Removing Barriers to Entry
This article is primarily focused on the API consumers, but GraphQL has a much lower barrier to entry to develop an API. If you’re doing a quick project, GraphQL is probably the way to go. But you still have the issue of your application being tightly coupled to your implementation.
OData is really powerful, but there’s a lot of heavy lifting that goes with it because you have to adhere to all the behaviors of the standard. There’s a minimum level of behaviors that you must have to be OData compliant. That creates a larger barrier to entry for service developers.
However, you can leverage our hybrid technology to produce a standard REST API (OData). We do all the heavy lifting leverage our hybrid technology to produce a standard REST API (OData). We do all the heavy lifting with OData, so you don’t have to worry about adhering to the standard. We’ve reduced the barrier to entry for you.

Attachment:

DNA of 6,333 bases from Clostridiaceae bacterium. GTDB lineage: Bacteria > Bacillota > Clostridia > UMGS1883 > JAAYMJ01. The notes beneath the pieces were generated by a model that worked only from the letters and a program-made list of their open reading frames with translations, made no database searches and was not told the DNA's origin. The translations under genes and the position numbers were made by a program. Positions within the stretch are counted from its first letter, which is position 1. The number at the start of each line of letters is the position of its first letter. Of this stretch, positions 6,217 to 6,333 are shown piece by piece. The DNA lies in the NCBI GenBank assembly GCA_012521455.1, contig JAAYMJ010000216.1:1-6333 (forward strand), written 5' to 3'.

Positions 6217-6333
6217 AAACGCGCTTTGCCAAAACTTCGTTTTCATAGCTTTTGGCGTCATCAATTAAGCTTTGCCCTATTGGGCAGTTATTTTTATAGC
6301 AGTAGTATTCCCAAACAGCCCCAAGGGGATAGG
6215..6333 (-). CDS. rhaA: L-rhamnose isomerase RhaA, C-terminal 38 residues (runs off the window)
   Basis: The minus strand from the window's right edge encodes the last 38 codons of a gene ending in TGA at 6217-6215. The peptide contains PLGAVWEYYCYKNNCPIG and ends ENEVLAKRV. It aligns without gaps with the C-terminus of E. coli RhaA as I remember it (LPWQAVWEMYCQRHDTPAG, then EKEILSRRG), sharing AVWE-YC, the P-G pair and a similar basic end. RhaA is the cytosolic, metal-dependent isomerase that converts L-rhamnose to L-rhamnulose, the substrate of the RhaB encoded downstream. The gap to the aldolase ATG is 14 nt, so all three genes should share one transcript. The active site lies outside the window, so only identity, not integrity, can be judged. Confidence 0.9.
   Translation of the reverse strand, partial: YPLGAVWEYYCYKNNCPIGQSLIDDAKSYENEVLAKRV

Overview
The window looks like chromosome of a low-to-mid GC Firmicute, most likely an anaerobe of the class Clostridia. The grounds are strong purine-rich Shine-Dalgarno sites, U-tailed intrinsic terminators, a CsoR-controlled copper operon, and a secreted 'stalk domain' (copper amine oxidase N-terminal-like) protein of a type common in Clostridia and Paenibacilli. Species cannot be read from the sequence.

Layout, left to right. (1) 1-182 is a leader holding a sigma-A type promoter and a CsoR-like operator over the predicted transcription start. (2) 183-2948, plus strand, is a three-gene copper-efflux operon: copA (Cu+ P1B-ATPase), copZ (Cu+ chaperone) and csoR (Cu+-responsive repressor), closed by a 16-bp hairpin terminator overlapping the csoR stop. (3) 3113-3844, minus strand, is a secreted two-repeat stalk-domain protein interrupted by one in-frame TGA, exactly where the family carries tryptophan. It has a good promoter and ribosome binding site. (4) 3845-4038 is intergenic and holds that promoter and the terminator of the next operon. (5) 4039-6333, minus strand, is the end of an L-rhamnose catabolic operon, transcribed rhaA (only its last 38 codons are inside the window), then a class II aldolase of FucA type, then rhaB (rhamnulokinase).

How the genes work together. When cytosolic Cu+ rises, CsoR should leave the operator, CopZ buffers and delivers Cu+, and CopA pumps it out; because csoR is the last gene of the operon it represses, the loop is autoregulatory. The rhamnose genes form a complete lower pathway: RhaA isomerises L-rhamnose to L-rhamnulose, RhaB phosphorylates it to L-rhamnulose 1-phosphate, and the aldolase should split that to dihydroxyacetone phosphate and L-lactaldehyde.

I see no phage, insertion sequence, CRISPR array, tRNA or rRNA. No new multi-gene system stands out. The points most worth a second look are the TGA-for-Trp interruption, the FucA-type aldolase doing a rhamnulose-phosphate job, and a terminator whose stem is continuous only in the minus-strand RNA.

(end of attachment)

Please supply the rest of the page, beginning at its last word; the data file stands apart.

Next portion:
Also, there are a lot of OData clients that can help you get up and running with the OData service quickly and easily. There’s a laundry list of applications that are already OData-capable, as well as OData client libraries that can help you if you’re developing a new application.
If you’d like to learn how to embed our hybrid technology to expose data over REST using OData, talk to one of our data connectivity experts today.
Published at DZone with permission of Sumit Sarkar , DZone MVB. See the original article here.